WASHINGTON, Dec 15 (Reuters) – Puerto Rico’s movement for greater self-government got a boost on Thursday in the U.S. House of Representatives, which passed a bill for a referendum on three potential futures although the measure had little chance of being taken up by the Senate.
The Puerto Rico Status Act outlines terms for a binding referendum on the three options: full independence, U.S. statehood or sovereignty with formal U.S. association, similar to the Marshall Islands and Micronesia.
Democratic Representative Raul Grijalva, the bill’s original sponsor, said that whether the measure gets a vote in the Senate or not, it will still set “an important historical precedent” for Puerto Rico.
The legislation “tells the people in Puerto Rico, our fellow U.S. citizens, that this election is going to be aboveboard and the consequences are going to be aboveboard,” Grijalva told a House committee hearing on Wednesday night.
The measure passed in the Democratic-controlled House in a 233-219 vote largely along party lines.
Republicans argued against the bill because it did not offer the option of maintaining the status quo and said it was a distraction as a U.S. federal government shutdown looms on Friday night unless lawmakers approve a funding measure.
The Caribbean island is currently a U.S. territory, whose residents are U.S. citizens but do not have voting representation in Congress and cannot vote in presidential elections.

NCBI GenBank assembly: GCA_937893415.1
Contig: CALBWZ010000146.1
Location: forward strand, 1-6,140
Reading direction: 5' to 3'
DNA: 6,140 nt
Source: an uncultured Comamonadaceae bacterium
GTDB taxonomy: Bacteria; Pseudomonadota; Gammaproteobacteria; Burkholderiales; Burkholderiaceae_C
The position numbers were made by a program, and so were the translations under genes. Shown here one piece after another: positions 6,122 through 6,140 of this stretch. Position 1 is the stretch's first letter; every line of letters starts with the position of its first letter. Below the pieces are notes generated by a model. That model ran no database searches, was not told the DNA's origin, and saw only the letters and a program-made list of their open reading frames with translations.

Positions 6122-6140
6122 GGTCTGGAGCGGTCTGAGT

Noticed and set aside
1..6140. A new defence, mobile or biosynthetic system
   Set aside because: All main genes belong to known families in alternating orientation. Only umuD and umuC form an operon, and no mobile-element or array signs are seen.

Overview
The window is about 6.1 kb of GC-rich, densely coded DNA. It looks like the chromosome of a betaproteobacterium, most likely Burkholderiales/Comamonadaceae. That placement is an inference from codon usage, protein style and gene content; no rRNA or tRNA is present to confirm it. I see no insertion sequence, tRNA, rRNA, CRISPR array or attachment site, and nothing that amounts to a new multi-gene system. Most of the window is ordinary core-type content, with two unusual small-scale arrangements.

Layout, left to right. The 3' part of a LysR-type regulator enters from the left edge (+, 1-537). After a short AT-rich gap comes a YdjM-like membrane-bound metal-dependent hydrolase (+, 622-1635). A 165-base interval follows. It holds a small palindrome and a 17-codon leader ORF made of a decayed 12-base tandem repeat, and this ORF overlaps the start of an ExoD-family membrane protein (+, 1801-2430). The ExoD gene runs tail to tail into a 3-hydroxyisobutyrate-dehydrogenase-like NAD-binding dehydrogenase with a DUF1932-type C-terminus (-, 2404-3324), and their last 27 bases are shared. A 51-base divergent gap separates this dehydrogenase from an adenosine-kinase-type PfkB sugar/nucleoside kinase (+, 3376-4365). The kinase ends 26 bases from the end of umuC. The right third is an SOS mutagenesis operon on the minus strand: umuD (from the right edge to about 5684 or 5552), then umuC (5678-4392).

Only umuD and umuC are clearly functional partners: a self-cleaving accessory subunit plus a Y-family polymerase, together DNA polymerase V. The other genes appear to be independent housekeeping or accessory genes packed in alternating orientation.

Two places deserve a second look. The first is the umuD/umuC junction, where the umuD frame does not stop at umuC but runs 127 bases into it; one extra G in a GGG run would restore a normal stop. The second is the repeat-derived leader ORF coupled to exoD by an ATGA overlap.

With about a week to go before Congress takes a holiday break, senators are scrambling to pass two major bills funding the military and the government more broadly.
Unless the Senate acts on the Puerto Rico bill this month, which is improbable, the legislation will expire. Republicans, who will control the House in the new Congress next year, are unlikely to reintroduce it.
Puerto Rico, which has about 3.3 million people and high rates of poverty, became a U.S. territory in 1898. Activists have campaigned for greater self-determination including statehood for decades.
There have been six referendums on the topic since the 1960s, but they were non-binding. Only Congress can grant statehood.
Reporting by Moira Warburton in Washington; Editing by Scott Malone and Cynthia Osterman
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